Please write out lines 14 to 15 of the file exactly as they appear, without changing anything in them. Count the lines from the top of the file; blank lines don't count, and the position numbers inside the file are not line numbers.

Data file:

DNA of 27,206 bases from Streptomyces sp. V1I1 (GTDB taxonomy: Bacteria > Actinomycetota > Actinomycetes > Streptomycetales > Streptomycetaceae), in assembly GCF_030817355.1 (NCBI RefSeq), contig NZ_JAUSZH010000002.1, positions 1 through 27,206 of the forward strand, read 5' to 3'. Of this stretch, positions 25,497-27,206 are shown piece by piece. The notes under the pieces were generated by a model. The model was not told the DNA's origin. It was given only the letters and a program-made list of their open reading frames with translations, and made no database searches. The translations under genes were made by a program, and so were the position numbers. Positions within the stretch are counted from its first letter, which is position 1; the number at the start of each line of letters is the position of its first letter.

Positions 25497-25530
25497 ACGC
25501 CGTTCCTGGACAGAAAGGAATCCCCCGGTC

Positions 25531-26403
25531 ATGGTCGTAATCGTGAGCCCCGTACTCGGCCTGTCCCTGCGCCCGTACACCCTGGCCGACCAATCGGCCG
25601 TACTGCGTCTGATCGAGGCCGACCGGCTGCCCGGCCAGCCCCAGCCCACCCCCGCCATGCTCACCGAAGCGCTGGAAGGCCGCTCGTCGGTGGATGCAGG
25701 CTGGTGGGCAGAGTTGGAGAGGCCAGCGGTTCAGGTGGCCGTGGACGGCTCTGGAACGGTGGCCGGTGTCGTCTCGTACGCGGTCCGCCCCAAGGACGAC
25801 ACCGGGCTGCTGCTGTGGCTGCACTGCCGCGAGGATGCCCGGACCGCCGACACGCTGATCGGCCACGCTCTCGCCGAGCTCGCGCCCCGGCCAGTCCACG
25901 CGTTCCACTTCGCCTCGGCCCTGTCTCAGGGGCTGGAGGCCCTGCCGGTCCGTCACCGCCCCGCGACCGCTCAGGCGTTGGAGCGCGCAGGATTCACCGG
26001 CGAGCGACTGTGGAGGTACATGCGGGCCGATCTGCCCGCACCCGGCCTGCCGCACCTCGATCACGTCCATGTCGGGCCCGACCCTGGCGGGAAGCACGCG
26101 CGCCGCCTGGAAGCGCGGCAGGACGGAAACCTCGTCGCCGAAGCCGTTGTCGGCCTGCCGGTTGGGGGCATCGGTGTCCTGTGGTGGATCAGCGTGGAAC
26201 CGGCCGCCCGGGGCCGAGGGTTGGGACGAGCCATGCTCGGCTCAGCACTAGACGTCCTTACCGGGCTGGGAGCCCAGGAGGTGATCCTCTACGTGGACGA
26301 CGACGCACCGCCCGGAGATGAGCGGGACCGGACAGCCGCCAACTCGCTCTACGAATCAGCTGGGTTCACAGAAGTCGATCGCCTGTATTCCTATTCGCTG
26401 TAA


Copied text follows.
26301 CGACGCACCGCCCGGAGATGAGCGGGACCGGACAGCCGCCAACTCGCTCTACGAATCAGCTGGGTTCACAGAAGTCGATCGCCTGTATTCCTATTCGCTG
26401 TAA